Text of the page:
Cricket World Cup 2011

Duminy's sunny summer

2011-03-15 22:22
JP Duminy (Gallo Images)

Comment: Rob Houwing, Sport24 chief writer

Cape Town – Is there anybody out there still misguidedly dissing JP Duminy on the grounds of his problematic 2009/10 season?

That, of course, was his less than stellar follow-up to a hugely influential previous campaign, when he had taken Australia by storm, and there was no shortage of know-it-alls writing him off as a one-season wonder.

Maybe now they would care to look at his one-day international statistics for 2010/11, which continued along its highly productive course for the diminutive Cape Cobras man in Kolkata on Tuesday.

 Thanks in no small measure to player-of-the-match Duminy’s innings of 99 at virtually a run a ball against Ireland, South Africa became the first side in tight Group B to assure themselves of a quarter-final berth as they won by the satisfying margin of 131 runs against the ever-determined little ‘uns from the Emerald Isle.

And this on a day that had started in stuttering fashion for the Proteas: the left-hander took to the crease with his heavily-fancied country 84 for three and a potentially even more damaging 117 for five some 10 overs later.

“The circumstances were a bit tense,” Duminy conceded afterwards in recalling his appearance at the Eden Gardens crease.

But that, it turned out, was pretty much where the butterflies of South Africa and their supporters began to settle, as Duminy and the busy, impressive World Cup debutant Colin Ingram, in particular, engineered a rebuild that would culminate in victory with ample breathing space.

The Strandfontein product, who turns 27 next month, played the sort of knock we are perhaps guilty of taking for granted from him this season.

It is not easy operating at No 5 or 6 in ODIs; you often have less time than the upper-order batsmen to “have a look” and are under pressure to score quickly and rotate strike deftly at the click of the fingers.

But this was vintage 2010/11 Duminy, unflustered by the wobbly situation upon arrival, nudging and caressing diligently, upsetting field placements, and finally unleashing a mini-crescendo of boundaries (he often doesn’t need too many of them to register a robust score) as the boot turned quite inspiringly to the South African foot.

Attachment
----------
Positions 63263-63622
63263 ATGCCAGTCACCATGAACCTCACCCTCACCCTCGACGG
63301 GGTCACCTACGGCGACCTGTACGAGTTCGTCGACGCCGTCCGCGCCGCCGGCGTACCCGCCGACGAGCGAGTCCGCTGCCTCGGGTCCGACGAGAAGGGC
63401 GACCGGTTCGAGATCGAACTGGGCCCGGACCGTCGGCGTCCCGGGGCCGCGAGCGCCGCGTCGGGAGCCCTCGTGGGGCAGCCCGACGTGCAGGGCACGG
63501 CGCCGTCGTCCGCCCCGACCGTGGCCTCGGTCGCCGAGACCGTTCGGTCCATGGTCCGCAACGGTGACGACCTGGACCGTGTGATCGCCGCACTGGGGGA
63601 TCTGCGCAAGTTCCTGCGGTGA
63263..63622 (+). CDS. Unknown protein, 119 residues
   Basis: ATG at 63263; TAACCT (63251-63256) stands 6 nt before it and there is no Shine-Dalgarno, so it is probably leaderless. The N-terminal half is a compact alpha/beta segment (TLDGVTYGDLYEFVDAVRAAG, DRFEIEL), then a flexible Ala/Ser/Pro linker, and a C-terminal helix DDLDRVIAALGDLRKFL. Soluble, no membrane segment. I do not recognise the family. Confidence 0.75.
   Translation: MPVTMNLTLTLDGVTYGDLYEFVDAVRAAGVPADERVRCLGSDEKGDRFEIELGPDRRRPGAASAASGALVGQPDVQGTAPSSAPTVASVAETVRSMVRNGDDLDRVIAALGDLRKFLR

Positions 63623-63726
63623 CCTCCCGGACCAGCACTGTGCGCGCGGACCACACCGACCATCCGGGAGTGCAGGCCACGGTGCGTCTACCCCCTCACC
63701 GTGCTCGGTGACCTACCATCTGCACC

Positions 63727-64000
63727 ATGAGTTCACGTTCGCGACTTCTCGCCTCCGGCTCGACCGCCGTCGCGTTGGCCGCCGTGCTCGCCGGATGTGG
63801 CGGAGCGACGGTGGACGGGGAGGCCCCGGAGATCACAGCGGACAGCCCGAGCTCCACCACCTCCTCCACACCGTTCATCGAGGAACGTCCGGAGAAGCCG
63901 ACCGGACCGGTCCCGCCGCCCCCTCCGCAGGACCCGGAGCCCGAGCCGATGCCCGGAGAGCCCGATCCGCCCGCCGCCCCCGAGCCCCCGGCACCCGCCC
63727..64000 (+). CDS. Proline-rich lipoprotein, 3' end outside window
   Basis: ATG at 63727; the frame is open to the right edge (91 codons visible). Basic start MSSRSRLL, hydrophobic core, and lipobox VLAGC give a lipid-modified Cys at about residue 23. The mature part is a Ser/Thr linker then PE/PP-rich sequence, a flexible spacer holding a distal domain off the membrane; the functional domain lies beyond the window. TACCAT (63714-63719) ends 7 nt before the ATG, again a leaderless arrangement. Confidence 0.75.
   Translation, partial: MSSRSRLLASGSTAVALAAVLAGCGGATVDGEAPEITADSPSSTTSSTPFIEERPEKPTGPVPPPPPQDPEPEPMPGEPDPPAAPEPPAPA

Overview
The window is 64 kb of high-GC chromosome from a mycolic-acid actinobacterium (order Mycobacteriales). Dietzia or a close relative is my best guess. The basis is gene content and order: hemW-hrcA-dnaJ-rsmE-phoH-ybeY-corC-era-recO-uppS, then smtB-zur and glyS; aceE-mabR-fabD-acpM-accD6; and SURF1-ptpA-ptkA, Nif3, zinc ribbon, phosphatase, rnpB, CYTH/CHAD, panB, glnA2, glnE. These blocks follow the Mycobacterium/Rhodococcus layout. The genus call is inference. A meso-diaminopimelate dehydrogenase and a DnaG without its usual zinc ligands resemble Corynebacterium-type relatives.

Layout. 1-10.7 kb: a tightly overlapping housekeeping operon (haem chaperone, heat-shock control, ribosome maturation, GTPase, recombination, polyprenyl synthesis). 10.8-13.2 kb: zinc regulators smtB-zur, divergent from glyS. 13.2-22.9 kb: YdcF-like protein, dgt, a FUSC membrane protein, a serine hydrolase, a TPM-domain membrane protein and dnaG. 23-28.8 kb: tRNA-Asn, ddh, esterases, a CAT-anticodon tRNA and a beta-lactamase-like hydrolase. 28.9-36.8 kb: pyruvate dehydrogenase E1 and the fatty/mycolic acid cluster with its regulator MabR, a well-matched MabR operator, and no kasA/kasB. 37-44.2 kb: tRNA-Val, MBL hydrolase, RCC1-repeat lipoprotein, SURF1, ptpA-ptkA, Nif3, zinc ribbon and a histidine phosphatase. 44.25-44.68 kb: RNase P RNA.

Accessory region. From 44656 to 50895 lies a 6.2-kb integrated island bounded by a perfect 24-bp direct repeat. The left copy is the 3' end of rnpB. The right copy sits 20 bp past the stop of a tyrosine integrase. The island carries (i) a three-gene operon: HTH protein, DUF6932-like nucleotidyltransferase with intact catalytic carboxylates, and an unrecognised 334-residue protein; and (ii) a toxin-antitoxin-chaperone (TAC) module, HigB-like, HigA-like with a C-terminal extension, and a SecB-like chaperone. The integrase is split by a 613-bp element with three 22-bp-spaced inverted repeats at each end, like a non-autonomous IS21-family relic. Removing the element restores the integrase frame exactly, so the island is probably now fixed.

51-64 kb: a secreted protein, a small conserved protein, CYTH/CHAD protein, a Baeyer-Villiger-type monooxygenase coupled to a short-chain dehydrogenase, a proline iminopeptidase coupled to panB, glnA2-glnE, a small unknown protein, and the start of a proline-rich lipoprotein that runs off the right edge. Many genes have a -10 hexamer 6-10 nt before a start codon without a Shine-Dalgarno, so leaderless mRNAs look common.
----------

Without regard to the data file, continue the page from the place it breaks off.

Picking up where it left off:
He selflessly sacrificed himself with two balls of the Proteas innings left, seeking out a six for the broader cause when some batsmen might have opted for a cheeky glide or dab for a single, thus depriving himself of a third century in this format and first for him in a World Cup.

And it took a great outfield catch from Kevin O’Brien - the big-hitting Irishman who has many Flintoffesque characteristics and mannerisms about him, if you ask me - to head off the milestone.

Still, here is why I have described Duminy’s summer as vintage: he has been a model of astonishing consistency in ODIs over the course of 18 innings since mid-October, when neighbours Zimbabwe were South Africa’s first visitors of the busy campaign.

In the period in question, right up to Tuesday in Kolkata, Duminy has rattled up 783 runs, including six not outs, at an average, by my impromptu calculation, of 65. And that is quite some number for a player in his taxing spot on the batting ladder.

Only once in this period -- which also takes in the rigours of playing Pakistan in the reasonably unfamiliar United Arab Emirates, India at home, and then well into the World Cup – has Duminy been dismissed in single figures, and that was his duck in the Proteas’ lone tourney defeat thus far to England, when Jimmy Anderson ripped a beast of a delivery through his defences.

So at the very least this alleged one-season wonder is going to be a two-season wonder, don’t you think?

This was another fine day at the office generally for South Africa, once they had clawed their way out of the initial trouble.

Their intensity and ambition in the field meant Ireland were never really in the hunt for 273 and, having safely banked their quarter-final, the Proteas arguably even have the luxury of allowing their only regularly misfiring link – captain Graeme Smith’s seriously out-of-sync batting – another stab at getting his game together at the top of the order against Bangladesh on Saturday before any drastic reshuffling measures are contemplated for the KO phase.

A few things about Smith, it must be said, aren’t causing grief at all, not least his captaincy from both a tactical and motivational perspective.

He is at the helm of a briskly-sailing and seemingly notably harmonious ship.

Disturbing that rhythm should not be a step taken lightly ...


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